Sargassum Seaweed No Threat To Humans

News Image - Sargassum Sea Weed on Barbados BeachesThe continuous influx of sargassum seaweed on beaches across Barbados poses no threat to human health.

But, a statement from the National Conservation Commission (NCC) today advised against swimming in areas where the seaweed was stagnant and had started to decompose.

“In some cases, marine litter may become entangled in the seaweed, fish may become trapped, both of which contribute to the odours and appearance of the seaweed while it decomposes. However, this process is not toxic and poses no threat to humans,” the NCC statement indicated.

In recent months, the Ministry of the Environment and Drainage, through the NCC, the Drainage Unit, and the Coastal Zone Management Unit, and the Ministry of Transport and Works, have worked persistently to clear beaches from the seaweed, which is blocking waterways, bays and beaches.

A national clean-up of the seaweed is planned for Saturday, May 2, and Sunday, May 3, at Skeetes Bay, River Bay, Consett Bay, Bathsheba, Cattle Wash, Barclays Beach, Long Beach, Silver Sands, Foul Bay and Crane Beach. The clean-ups will all start at 6:00 a.m.

Sargassum seaweed grows to several metres and floats in the ocean in island-like masses. The berry-like structures are gassed-filled bladders that allow the plant to float. They are propelled through the ocean by wind and currents and arrive on shore.

It provides a habitat for turtles and other organisms; provides forage for birds and other creatures on the beach; helps control soil erosion when deposited on the beach, and is utilised as a fertiliser by farmers, plant nurseries and horticulturalists.

The sargassum seaweed first arrived on Barbados’ shores in 2011, and is not a new phenomenon to the island. However, the volume of the algae arriving has increased dramatically.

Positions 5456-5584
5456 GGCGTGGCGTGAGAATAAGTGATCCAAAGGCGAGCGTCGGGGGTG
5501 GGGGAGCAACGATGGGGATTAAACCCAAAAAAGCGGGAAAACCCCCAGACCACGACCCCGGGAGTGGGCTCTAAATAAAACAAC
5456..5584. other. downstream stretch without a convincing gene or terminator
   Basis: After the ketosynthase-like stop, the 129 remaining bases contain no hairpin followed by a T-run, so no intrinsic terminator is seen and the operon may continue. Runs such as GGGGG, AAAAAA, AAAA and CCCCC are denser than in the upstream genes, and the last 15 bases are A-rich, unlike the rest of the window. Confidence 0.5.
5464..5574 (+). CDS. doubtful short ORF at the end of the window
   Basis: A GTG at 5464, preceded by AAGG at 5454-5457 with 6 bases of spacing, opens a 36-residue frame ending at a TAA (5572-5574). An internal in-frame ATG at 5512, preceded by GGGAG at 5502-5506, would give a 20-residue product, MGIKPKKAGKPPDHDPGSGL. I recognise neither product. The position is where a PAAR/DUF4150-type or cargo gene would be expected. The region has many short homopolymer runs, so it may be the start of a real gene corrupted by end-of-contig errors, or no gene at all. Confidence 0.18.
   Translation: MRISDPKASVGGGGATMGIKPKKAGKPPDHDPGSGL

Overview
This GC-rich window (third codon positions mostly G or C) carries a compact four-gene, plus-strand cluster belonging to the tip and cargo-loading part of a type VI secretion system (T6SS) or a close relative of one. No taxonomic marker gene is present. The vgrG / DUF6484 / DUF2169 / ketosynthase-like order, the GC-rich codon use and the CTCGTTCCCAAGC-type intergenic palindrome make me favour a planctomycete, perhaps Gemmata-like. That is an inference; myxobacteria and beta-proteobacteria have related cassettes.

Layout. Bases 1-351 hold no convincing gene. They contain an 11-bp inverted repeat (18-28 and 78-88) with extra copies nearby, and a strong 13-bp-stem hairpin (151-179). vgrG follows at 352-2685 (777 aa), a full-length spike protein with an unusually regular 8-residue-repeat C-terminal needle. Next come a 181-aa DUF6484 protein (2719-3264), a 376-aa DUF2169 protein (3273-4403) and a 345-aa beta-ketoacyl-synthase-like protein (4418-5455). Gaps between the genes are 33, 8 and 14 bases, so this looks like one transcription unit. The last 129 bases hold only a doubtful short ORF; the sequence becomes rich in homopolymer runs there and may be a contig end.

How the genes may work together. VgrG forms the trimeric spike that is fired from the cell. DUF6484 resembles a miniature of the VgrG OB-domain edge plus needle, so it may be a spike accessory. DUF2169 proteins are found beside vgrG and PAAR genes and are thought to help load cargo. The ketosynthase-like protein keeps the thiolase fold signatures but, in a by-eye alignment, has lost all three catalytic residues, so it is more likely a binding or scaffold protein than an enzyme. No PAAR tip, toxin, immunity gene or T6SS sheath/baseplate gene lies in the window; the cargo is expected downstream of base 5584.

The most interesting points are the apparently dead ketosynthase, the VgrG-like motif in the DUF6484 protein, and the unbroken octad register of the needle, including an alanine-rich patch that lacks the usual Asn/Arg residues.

News Image - Sargassum Sea Weed on Barbados BeachesWith 25 beaches across Barbados being affected by the sargassum seaweed, a call is being made for volunteers to join a national clean-up effort on Saturday, May 2, and Sunday, May 3, beginning at 6:00 a.m. each day.

Beaches earmarked for cleaning are Skeetes Bay, River Bay, Consett Bay, Bathsheba, Cattle Wash/Barclays Beach, Long Beach, Silver Sands, Foul Bay and Crane Beach.

Persons interested in participating in the effort, being coordinated by the National Conservation Commission (NCC) and the Coastal Zone Management Unit (CZMU), are asked to contact the NCC at 425-1200, or email ncc@caribsurf.com

However, mechanical equipment is not permitted on the beaches without permission from the NCC. In addition, persons, groups or organisations interested in cleaning beaches at locations not listed above are asked to contact the NCC by Monday, April 27, to arrange for the collection of the seaweed.

The NCC is also appealing to corporate Barbados to assist with the success of this initiative by encouraging staff members to participate in the effort. “Corporate entities may wish to consider selecting a particular beach and arrange for their staff to assist in the clean-up effort under the banner or colours of their organisation,” NCC management stated.

In addition, the NCC is also requesting support through the provision of haulage trucks to assist with the collection and transportation of the seaweed to designated sites. The Commission is also seeking donations of hand rakes, gloves, garbage bags, dusk masks, bottle water and refreshments for volunteers.

Other beaches affected by seaweed are Morgan Lewis, Long Pond, Bell Air’s Beach, Lakes, Martin’s Bay, Bath Beach, Culpepper, Chancery Lane, Enterprise, Oistins, Welches, Dover Beach, Rockley, Hastings and Drill Hall.

The Ministry of the Environment and Drainage, through the NCC, the Drainage Unit, the CZMU, and the Ministry of Transport and Works, have also been working to clear the beaches of the seaweed for locals and visitors.